At STEP Lab, our core mission is to produce advanced testing machines tailored for a variety of industries, including biomedical applications. Our technology is engineered to deliver superior performance and reliability, aligning seamlessly with global standards, notably ISO 11491. We are committed to meeting your materials testing needs with precision and compliance at the forefront of our priorities.
IN THIS PAGE:
WHAT IS ISO 11491?
ISO 11491, titled “Implants for surgery – Determination of impact resistance of ceramic femoral heads for hip joint prostheses,” stands as a global standard integral to the assurance of reliability and safety in surgical implants. This standard sets the guidelines specifically aimed at testing the capacity of ceramic femoral heads to endure impacts. Through the methodologies detailed in ISO 11491, the assessment of durability and performance of these components becomes possible, thus adding to the overall quality and longevity of hip joint prostheses. In the realm of the medical device industry, adherence to this standard is crucial, as it advocates for standardized testing procedures for ceramic femoral heads, fostering improved patient outcomes and increased efficacy of implants.
WHAT DOES ISO 11491 MEASURE?
In gauging the proficiency of ceramic femoral heads, ISO 11491 places its focus on impact resistance, a parameter of great significance given the dynamic nature of hip joint movements. The standardized methods provided by ISO 11491 establish a uniform approach to evaluating the endurance and robustness of these ceramic components. This standardization is essential for ensuring the reliability of ceramic femoral heads in practical, real-world scenarios.
ISO 11491 – HOW TO PERFORM A TEST
The test procedure consists of several steps for evaluating the impact resistance of a ceramic femoral head.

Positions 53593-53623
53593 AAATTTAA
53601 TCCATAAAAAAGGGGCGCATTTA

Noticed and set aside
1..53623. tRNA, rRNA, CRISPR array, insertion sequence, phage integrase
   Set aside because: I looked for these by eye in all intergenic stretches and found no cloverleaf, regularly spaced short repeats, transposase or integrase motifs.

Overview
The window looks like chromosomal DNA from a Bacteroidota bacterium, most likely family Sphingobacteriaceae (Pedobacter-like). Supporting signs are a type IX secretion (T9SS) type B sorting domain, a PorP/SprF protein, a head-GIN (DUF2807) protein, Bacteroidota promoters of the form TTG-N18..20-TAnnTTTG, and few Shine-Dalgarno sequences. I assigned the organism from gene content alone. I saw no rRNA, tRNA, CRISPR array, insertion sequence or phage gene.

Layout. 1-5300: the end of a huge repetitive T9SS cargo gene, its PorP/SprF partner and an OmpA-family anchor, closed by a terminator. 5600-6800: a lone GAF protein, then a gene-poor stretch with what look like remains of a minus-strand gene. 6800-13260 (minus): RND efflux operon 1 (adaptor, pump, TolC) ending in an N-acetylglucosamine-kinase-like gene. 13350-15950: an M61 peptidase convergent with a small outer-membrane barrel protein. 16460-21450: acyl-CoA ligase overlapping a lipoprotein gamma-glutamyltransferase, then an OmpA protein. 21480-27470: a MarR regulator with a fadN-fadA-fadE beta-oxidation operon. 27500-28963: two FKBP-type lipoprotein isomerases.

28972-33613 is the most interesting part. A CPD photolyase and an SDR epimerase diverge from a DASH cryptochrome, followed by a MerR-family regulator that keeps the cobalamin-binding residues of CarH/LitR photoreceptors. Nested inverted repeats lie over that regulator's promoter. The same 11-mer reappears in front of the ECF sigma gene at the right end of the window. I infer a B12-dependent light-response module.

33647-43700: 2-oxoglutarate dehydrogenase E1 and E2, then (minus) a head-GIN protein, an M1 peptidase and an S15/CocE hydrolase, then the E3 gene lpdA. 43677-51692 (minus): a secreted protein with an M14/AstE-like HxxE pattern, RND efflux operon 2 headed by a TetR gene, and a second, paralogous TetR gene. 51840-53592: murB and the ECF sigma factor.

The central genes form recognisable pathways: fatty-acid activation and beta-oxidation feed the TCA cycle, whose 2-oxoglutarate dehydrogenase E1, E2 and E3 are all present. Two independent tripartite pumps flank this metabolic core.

In the general procedure, the copper ring undergoes cleaning to remove oil, fat, and contaminants. A new ceramic femoral head, neck unit, and copper ring load distributing device are used for each test. Careful mounting of the femoral head onto the neck unit is emphasized to maintain alignment.
The test for impact resistance involves placing the specimen/neck unit assembly in the test machine, applying an initial impact energy of 20 J, and subsequently increasing the energy in 10 J steps. Regular examination of the conical loading bore is necessary, and damaged components, such as the copper ring, should be replaced after each test.
TESTING MACHINE FOR ISO 11491
The machine, firmly secured to the ground or a robust bench, deploys a falling or drop weight mechanism to deliver impacts to a test specimen. It accommodates an adjustable mass weight for variable heights, allowing a diverse range of impact energies. The falling weight, whether guided or free-falling, minimizes friction and avoids contact with the striking assembly.
The test specimen, comprising a head and neck unit, is supported on a holding block attached to a load cell. Precision is vital, demanding vertical alignment within ±1° and lateral alignment within ±1 mm for the falling weight’s axis, test specimen, holding block, and load cell.
Explore our Drop tower for impact testing solutions adhering to ISO 11491 standards. Visit our dedicated page for more information.
Conduct tests in adherence to ISO 11491 standards with our Drop Towers, featuring:
- Impact velocities up to 5.0 m/s (up to 20 m/s with a spring preload system)
- Range of standard drop weights (0.5 to 10 kg, totaling 70 kg)
- Impact velocity acquisition at 200 kHz
- Force signal acquisition rate up to 10 MHz.
For more information on our Drop weight towers, click the button below.